Based on a survey of more than 300 corporate leaders and legal advisers who handle transactions, along with insight from Baker McKenzie compliance, antitrust and corporate partners, the latest Baker McKenzie report assesses the challenges and risks that regional and multinational organizations face in relation to compliance due diligence (CDD) across both M&A and JVs.
In the past year the United Arab Emirates (UAE) has witnessed a number of important developments in the area of compliance and financial crime which will have a significant impact on the risk exposure of companies operating in the UAE for the foreseeable future. Over time, collectively, these changes will have a profound impact on the compliance environment in the UAE, particularly as it relates to financial crimes, and companies can no longer approach compliance issues casually.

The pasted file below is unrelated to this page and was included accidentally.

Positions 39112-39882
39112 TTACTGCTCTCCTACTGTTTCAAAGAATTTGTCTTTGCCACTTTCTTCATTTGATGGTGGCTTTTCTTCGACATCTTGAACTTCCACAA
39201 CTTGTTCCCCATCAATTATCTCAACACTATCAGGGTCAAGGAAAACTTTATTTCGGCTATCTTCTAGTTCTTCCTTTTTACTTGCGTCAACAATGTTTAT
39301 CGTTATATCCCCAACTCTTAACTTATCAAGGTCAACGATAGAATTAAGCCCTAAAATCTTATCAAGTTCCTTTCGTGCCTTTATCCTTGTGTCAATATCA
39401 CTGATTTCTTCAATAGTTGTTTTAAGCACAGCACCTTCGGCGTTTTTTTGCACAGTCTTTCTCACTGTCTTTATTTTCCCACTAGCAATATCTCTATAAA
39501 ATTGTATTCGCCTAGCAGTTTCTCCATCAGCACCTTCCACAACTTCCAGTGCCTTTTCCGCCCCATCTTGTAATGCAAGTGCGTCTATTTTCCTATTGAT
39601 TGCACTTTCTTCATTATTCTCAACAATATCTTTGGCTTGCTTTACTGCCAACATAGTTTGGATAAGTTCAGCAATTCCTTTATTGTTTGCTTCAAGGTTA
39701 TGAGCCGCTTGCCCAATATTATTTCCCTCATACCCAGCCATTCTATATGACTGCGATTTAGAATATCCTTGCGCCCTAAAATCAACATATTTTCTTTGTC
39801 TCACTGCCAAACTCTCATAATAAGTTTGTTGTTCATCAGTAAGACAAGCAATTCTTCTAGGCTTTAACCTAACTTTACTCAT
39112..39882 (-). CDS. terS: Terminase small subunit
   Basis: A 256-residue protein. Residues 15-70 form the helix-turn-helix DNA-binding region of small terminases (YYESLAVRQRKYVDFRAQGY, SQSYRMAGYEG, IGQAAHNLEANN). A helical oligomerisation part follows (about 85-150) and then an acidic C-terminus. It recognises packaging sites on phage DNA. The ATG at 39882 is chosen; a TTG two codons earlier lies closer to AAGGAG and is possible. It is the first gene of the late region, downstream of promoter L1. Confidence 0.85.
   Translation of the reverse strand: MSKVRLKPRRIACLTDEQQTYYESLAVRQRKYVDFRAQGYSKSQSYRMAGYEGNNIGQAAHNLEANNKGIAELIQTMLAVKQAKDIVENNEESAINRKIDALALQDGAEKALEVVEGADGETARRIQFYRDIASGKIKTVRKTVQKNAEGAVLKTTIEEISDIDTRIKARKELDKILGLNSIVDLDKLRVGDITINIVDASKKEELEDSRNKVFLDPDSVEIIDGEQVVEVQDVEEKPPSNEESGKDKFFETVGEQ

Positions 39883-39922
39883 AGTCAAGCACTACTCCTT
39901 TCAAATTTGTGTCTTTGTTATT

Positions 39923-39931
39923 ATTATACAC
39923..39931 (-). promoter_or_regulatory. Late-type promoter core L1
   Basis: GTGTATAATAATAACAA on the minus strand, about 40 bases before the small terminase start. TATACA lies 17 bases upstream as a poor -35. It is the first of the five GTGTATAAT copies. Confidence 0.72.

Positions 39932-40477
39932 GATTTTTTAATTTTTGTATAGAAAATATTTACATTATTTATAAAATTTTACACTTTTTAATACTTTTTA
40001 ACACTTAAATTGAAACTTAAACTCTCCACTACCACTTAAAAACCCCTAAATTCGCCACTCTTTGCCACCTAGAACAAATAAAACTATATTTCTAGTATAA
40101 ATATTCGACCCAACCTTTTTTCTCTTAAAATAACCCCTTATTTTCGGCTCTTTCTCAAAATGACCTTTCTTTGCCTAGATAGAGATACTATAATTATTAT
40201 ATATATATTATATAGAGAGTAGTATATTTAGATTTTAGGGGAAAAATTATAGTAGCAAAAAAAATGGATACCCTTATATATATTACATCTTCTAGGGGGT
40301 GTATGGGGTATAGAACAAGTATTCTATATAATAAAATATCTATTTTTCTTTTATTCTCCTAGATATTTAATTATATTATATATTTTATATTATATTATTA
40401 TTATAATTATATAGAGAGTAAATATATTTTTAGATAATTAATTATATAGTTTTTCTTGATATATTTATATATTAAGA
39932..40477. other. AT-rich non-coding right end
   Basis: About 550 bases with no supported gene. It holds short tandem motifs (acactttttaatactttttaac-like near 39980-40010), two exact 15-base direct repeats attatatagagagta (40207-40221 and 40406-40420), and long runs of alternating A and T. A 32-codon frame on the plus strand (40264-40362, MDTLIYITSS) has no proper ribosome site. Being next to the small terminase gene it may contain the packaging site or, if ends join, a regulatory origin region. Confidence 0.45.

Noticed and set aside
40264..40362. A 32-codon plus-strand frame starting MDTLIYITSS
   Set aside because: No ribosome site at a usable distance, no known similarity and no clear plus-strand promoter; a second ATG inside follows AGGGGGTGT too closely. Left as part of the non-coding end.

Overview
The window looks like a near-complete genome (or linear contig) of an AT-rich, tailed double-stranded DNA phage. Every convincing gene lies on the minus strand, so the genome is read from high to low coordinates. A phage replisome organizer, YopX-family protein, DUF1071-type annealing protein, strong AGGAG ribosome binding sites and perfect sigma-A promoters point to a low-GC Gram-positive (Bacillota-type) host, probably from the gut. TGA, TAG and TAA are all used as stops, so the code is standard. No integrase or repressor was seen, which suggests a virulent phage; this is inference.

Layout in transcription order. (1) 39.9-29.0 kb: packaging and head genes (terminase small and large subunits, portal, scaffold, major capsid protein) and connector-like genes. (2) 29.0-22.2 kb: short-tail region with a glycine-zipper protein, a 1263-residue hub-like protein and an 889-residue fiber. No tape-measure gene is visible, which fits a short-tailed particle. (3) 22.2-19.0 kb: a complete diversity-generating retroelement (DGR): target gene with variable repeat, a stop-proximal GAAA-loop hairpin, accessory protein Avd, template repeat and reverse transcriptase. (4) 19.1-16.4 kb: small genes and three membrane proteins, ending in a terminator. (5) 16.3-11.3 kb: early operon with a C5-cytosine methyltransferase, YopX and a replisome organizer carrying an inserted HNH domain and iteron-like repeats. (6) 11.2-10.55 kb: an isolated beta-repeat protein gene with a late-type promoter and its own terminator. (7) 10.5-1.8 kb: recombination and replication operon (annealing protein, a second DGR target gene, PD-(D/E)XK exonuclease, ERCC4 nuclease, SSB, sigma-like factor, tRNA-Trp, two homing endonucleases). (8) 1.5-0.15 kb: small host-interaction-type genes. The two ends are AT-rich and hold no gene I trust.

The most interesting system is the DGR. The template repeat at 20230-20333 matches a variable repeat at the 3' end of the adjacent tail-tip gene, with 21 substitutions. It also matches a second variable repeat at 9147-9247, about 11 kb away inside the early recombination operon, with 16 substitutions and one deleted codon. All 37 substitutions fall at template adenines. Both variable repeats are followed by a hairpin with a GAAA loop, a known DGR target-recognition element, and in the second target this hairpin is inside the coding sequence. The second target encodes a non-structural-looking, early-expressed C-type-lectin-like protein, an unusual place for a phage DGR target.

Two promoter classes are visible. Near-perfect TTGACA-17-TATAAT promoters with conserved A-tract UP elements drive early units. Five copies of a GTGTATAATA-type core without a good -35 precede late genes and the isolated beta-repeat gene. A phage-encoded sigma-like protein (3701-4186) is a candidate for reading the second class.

Over the past week, various reports from news outlets and other sources have suggested that some of the restrictions on the movements of goods between the United Arab Emirates (UAE) and Qatar imposed by the UAE, Saudi Arabia, Bahrain and Egypt (Boycotting States) in June 2017 as part of the boycott on Qatar have been partially lifted.
In the autumn of 2017, we spoke with more than 500 UK multinationals about their attitudes to compliance. This year, for the second edition of Connected Compliance we have expanded our research internationally, gathering data from 800 business leaders across the US, Canada, Brazil, Hong Kong, China, Spain and Germany.
The United Arab Emirates (UAE) has issued Federal Law No. 20 of 2018 on Anti-Money Laundering (the AML Law), which boosts the UAE’s commitment to international laws and treaties and establishes a legal framework to further combat money laundering and financing of terrorism and other illegal organisations.